Memories of a violent era — and why I became a Canadian
JFK was murdered on November 22, 1963, fifty-five years ago today. I was nineteen and in university. I don’t remember the moment I learned — How is that possible? — but the images and the shock of it are indelible in my memory.
I have since read a moving biographical historical novel, titled, simply, Nov 22, 1963, by Adam Braver.
The assassination was made all the more horrifying in learning in this novel that JFK and Jackie had recently suffered the death of a baby. This tragic trip to Texas with her husband was Jackie’s brave first public event.
A Berkeley childhood
I grew up in Berkeley, California. Air raid siren drills were common; there was always the fear of annihilation. At Girl Scout camp, I remember a cloudy day being attributed to the test of a nuclear bomb in near-by Nevada. I was assigned to write stories about our last day alive in Grade School.
My high school years in Berkeley were vivid with protest. I was a proud member of Students for a Democratic Society. In English, I sat next to Tracy Simms, who led the very first sit-in against a hotel in San Francisco that did not hire Blacks.
These were intense years, rich with both excitement and fear. The Whole Earth Catalogue was Google in print. It’s message was: “You can do anything, go anywhere. Here are the tools.” It was a powerful concept, and an entire generation took it to heart.
Although I don’t remember the moment I learned of Kennedy’s assassination, I remember, vividly, the night of the Bay of Pigs on April 17, 1961, two-a-half years before. I was seventeen, living in San Francisco with roommates in the Castro district, going to San Francisco State. We believed that it could be the end of the world, our last night alive. (In fact, recent scholarship shows how very close it came to being just that, by an accident of communication.) I imagine that there was a surge in births nine months later, for many young couples succumbed. Why wait?
The three assassinations
On April 4, 1968, four-and-a-half years after Kennedy was killed, Martin Luther King was assassinated. I was twenty-one, married and working in a factory in Belmont, California — a factory that provided micro-chips for fighter jets. I had to sign a Loyalty Oath to work there. I remember the Ohio Flute Society (or something similar) being listed as one of the suspicious organizations.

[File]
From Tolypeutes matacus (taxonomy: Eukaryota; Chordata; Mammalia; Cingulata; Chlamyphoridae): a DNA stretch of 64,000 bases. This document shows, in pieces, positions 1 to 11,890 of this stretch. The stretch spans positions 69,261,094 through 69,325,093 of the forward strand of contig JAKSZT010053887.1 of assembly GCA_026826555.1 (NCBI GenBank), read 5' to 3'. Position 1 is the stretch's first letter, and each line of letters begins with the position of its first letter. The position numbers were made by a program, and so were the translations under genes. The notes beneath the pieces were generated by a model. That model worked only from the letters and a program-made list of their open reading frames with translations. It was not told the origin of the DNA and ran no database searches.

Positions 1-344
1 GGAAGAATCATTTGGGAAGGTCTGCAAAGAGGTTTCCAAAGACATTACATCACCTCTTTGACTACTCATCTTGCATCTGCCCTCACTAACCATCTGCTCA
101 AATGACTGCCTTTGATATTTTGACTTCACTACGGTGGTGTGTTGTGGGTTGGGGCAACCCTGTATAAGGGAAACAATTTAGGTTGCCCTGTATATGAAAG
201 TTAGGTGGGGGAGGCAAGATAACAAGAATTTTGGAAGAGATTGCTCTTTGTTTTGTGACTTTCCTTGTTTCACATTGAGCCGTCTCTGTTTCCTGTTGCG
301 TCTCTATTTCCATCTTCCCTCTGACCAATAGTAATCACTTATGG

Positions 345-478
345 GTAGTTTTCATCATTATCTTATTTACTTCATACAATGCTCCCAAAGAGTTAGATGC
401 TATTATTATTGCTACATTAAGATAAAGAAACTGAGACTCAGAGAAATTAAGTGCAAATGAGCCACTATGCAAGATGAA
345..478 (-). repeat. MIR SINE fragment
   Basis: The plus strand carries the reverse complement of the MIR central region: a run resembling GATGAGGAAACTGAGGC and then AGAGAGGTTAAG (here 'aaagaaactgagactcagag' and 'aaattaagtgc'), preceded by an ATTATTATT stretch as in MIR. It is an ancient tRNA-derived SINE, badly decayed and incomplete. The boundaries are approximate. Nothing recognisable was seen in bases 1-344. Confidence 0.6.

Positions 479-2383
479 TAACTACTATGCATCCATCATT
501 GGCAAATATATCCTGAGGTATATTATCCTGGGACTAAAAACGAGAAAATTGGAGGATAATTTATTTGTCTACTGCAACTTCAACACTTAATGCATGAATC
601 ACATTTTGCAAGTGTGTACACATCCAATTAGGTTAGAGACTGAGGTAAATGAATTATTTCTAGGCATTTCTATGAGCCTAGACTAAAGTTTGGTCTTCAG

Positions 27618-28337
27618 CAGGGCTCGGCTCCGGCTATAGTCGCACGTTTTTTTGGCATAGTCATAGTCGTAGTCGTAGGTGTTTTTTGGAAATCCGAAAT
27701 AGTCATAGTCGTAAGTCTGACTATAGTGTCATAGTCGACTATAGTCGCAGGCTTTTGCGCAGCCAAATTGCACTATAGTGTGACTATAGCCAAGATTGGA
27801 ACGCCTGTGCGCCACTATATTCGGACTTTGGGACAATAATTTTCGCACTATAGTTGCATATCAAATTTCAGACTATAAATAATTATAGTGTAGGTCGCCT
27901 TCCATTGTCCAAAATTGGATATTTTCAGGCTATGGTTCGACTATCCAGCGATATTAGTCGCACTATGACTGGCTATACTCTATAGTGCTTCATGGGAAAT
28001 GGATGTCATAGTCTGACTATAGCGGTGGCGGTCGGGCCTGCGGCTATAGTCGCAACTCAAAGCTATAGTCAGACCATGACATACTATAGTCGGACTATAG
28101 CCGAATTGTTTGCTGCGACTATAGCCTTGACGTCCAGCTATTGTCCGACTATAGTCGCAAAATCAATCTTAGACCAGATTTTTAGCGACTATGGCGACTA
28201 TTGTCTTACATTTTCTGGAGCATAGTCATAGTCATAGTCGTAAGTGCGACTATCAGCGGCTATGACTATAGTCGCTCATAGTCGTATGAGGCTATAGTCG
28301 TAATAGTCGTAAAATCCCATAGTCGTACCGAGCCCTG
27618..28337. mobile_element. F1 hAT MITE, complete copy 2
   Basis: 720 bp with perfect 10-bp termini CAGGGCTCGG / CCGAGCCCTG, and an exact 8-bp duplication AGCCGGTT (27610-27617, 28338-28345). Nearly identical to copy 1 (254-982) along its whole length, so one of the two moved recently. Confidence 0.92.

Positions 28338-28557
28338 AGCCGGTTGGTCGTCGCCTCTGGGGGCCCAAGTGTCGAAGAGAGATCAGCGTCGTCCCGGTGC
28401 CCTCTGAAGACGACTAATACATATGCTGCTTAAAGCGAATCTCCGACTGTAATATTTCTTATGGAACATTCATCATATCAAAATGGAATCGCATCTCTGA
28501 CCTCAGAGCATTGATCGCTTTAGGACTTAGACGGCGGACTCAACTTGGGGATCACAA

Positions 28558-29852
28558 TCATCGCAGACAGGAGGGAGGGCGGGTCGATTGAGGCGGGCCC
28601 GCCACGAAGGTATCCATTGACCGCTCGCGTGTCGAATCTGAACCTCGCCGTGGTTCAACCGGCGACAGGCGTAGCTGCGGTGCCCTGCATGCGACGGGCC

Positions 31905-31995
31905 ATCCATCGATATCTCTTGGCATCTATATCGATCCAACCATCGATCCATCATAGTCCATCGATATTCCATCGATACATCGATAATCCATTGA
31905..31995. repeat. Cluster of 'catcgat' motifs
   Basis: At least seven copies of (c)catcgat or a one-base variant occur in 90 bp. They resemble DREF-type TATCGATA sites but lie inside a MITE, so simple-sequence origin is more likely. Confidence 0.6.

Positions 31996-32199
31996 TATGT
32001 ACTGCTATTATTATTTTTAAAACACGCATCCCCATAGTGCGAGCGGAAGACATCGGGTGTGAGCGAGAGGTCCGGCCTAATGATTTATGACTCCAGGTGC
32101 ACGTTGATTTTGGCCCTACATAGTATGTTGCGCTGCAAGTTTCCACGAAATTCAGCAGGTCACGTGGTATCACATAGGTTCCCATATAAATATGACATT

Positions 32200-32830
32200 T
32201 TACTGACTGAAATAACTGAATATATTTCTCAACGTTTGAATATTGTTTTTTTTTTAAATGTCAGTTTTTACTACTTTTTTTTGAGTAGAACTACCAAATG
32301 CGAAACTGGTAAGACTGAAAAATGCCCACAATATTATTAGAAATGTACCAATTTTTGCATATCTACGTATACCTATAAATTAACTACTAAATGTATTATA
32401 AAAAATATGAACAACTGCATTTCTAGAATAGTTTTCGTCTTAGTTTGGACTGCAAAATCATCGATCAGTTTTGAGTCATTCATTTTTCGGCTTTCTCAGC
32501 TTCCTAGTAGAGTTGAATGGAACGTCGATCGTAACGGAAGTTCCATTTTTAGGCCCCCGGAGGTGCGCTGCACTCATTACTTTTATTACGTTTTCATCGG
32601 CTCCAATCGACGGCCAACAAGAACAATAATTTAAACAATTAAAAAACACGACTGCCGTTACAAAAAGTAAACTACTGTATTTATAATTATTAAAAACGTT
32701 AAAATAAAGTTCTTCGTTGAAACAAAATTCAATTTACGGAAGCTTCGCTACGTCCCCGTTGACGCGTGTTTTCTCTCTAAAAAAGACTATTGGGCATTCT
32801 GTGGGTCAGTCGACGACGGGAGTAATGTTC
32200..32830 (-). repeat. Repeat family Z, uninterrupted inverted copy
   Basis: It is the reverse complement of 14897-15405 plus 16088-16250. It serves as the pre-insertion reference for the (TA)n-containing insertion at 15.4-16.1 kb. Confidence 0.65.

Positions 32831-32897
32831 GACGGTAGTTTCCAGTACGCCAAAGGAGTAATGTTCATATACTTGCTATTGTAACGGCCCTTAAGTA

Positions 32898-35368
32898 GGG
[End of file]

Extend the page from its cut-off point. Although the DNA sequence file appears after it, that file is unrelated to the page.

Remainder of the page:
I couldn’t sleep the night of April 4. I got up and went downstairs. It was very late. I turned on the TV: screams, a newscaster’s urgent voice, flickering images. King had been shot.
The next morning, at the factory, a white guy riding a trolley yelled, fist raised, “We got another one!”
And then, only two months later, on June 6, the same thing. I couldn’t sleep, I went downstairs and turned on the TV. A newscaster’s urgent voice, flickering images, screams. Bobby Kennedy had been shot.
I’d been canvassing for him, handing out leaflets — it was my first involvement in a political campaign. Belmont was a conservative town, yet the day after Bobby Kennedy’s death there was, I was told, a rash of suicides.
That morning, the morning after, my then husband and I went to Half Moon Bay. Sitting on a sand dune overlooking the Pacific, stunned by the news, I said I wanted to move. Away. To another country. Bobby Kennedy’s death was the straw that broke my back.
And thus the decision was made to leave my country of birth for a more peaceful realm. Move to Canada — a “healing” country in the words of the wonderful Carol Shields, who had herself immigrated to Canada from the US. I found it to be just that.
A Canadian citizen now, I have never regretted that move. Even so, a part of me will always be American. A part of me will always love that country — love it, and fear for it. Which is one reason I, like so many others, am addicted to the horrifying daily news.
Are things worse now than they were during those violent and tumultuous years? I would say yes, although in a more institutional way. I believe in democracy, and greatly fear for it.